The task of organising the Church had been left for a season. We are ignorant of the circumstance which summoned the old Apostle from the scene of what seems to have been most successful labours. He left behind him one of the ablest of his disciples, Titus--a tried and well-known Christian leader of the second half of the first century--to organise the church life and to regulate the teaching of the powerful and numerous Christian community of Crete.

The Epistle addressed to Titus contains the formal credentials of his high office, stamping all his acts with the great name and authority of St. Paul; hence the careful and elaborate phraseology of the first four verses. Though addressed to one, they would have to be referred to and read often among the elders (presbyters) and deacons in the various churches. St. Paul wrote the Letter, we are told, when on his way to Nicopolis to winter; we believe, soon after his arrival there he was arrested and sent to Rome to die. The date of this Letter, then, would be A.D. 65 or 66, and was probably written from some place in Asia Minor--perhaps Ephesus.

That thou shouldest set in order the things that are wanting.--These words explain the "cause" of Titus' appointment in Crete. The "things that are wanting" were what St. Paul meant, no doubt, to have done himself, but was prevented by being hurried away--for him the end was nigh at hand. These "things" were want of church officials, lack of church government, want of cohesion between the churches of the island--in a word, there was plenty of Christian life, but no Christian organisation as yet in Crete. It was rather a number of Christian brotherhoods than one.

And ordain elders in every city.--The number of presbyters in each town or city is not specified, but is left to Titus' judgment. We know that in some churches there were certainly several of these presbyters (see Acts 14:23; Acts 15:22). The words "in every city" point to the wide extension of Christianity at that early period in Crete.

As I had appointed thee.--Or better, as I gave thee directions. These presbyters were to be most carefully selected, according to the special instructions Titus must remember St. Paul giving him in this important matter on some previous occasion. The more urgent of these qualifications for the presbyteral rank the Apostle now repeats for Titus' guidance.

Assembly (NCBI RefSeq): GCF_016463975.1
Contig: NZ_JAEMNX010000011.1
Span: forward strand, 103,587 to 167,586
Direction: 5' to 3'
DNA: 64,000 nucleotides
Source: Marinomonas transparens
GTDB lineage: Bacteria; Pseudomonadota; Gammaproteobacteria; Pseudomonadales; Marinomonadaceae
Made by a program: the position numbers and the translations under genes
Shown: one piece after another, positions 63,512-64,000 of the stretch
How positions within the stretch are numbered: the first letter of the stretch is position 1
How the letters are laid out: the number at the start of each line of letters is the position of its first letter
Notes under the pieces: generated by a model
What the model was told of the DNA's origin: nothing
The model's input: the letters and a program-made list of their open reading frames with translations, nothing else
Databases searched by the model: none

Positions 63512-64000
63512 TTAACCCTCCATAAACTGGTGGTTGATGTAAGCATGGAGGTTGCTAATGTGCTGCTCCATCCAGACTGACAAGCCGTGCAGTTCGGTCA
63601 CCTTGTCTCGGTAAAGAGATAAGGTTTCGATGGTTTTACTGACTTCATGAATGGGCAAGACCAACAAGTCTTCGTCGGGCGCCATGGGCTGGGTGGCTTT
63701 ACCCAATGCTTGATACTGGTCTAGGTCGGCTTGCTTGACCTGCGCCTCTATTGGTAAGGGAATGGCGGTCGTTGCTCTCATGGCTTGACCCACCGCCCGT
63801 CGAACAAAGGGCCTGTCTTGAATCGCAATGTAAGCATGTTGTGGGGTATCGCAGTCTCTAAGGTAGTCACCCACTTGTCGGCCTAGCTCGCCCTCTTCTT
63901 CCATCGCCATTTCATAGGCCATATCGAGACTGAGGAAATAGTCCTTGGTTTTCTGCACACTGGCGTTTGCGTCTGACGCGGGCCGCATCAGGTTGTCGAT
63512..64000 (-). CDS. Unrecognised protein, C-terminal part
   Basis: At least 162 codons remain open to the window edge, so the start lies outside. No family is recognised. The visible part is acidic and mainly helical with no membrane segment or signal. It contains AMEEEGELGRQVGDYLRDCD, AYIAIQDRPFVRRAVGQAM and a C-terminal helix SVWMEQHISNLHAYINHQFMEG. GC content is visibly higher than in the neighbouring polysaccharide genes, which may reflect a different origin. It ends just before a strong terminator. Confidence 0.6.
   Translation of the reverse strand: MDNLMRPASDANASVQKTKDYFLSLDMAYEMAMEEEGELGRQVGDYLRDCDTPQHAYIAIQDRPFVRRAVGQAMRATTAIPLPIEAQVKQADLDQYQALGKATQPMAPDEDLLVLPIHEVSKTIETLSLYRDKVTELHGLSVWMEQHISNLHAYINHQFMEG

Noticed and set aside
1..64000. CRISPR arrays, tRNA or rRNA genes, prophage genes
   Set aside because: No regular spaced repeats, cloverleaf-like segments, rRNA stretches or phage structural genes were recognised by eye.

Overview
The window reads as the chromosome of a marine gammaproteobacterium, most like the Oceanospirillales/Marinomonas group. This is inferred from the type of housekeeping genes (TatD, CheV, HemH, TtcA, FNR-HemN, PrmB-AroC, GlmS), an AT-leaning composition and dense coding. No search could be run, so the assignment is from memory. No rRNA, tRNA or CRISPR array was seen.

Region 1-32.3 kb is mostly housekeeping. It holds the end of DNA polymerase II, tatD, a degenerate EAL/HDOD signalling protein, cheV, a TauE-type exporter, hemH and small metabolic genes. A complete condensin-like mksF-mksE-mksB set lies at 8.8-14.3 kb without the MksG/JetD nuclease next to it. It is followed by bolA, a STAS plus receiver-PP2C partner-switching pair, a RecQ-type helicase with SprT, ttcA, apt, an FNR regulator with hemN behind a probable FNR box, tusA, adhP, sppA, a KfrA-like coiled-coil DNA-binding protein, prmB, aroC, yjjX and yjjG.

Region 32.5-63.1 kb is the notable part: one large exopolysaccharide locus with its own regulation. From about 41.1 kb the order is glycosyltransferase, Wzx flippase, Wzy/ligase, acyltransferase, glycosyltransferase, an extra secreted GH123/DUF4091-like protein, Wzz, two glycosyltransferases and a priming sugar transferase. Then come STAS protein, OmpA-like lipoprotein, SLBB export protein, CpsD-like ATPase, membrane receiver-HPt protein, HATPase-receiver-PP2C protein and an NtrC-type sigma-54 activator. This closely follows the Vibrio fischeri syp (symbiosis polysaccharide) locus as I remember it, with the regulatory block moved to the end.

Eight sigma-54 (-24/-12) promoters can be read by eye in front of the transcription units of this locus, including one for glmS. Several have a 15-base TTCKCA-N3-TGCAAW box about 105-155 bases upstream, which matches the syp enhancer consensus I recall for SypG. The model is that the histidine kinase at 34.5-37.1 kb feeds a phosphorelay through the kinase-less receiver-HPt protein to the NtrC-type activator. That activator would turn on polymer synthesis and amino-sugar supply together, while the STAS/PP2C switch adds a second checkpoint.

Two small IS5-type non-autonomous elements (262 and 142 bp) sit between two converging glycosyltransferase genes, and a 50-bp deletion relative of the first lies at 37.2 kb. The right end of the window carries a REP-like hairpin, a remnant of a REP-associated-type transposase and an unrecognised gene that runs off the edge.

Verse 5. - Were for are, A.V.; appoint for ordain, A.V.; gave thee charge for had appointed thee, A.V. Left I thee in Crete. We have no account of St. Paul's visit to Crete, nor do we know how the gospel was first brought to Crete. It may have been by some of those "Cretes" who were at Jerusalem on the Day of Pentecost, and heard the apostles speak in their tongue "the wonderful works of God" (Acts 2:11), or by other Christian Jews visiting the Jewish community in Crete (note to ver. 1). If St. Paul was returning from Spain, and travelling by ship eastward, Crete would be on his way. The importance of the island, with which he made some acquaintance on his voyage from Caesarea to Rome (Acts 27:7, 8), and the large Jewish colony there, may naturally have inclined him to visit it. How long he remained there we do not know, but he did not stay long enough to organize the Church there completely. There were still things "wanting" (τὰ λείποντα), as it follows. This mention of Crete is an important chronological mark. The order of St. Paul's progress, as gathered from the three pastoral Epistles, is very distinct - Crete, Miletus, Troas, Macedonia, Corinth, Nicopolis, Rome. He dropped Titus at Crete, and left Timothy behind at Ephesus. The Epistle to Titus, therefore, is the first of the three pastoral Epistles, and this is borne out by another circumstance. When he wrote to Titus he had not made up his mind whether he should send Artemas or Tychicus to take his place in Crete when he rejoined the apostle (Titus 3:12). But when he wrote 2 Timothy he had sent Tychicus to Ephesus to replace Timothy (2 Timothy 4:12), and Titus had already joined him, and been sent on by him to Dalmatia, presumably from Nicopolis. Set in order (ἐπιδιορθώσῃ); only here in the New Testament, and not found in the LXX. nor in classical Greek, except as a technical word in the art of rhetoric. But διορθόω is very common in classical Greek (see ἐπανόρθωσις, 2 Timothy 3:16). The force of ἐπί in the compound here is "further," or "in addition." St. Paul had set the Church in order up to a certain point. But there were still certain things wanting, τὰ λείποντα (see Titus 3:13; Luke 18:22); and these Titus was to supply and give the finishing touch to. Appoint (καταστήσῃς). This is a better rendering than the A.V. "ordain," because it is a general word for "to appoint, make." Probably the A.V. "ordain" was not intended to be taken in a strictly technical sense, but is used as in Hebrews 5:1; Hebrews 8:3. The technical word was usually "to order." "The Ordering of Deacons," or "of Priests," is the title of the service in the Book of Common Prayer. "Meet to be ordered," "shall surcease from ordering," occur repeatedly in the rubrics, Elders (πρεσβυτέρους); i.e. presbyters, or priests (comp. Acts 14:23; and see Acts 11:30, note). In every city (κατὰ πόλιν); city by city. The phrase has a peculiar significance in Crete, which used to be famous for its hundred cities. It shows, too, that Christianity was widely spread among the cities of the island. The germ of the episcopal office, one bishop and many presbyters, is here very conspicuous. For this cause left I thee in Crete,.... Not in his voyage to Rome, Acts 27:7 but rather when he came from Macedonia into Greece, Acts 20:2. Crete is an island in the Mediterranean sea, now called Candy; See Gill on Acts 2:11. Here Paul preached the Gospel to the conversion of many; but not having time to finish what he begun, left Titus here for that purpose: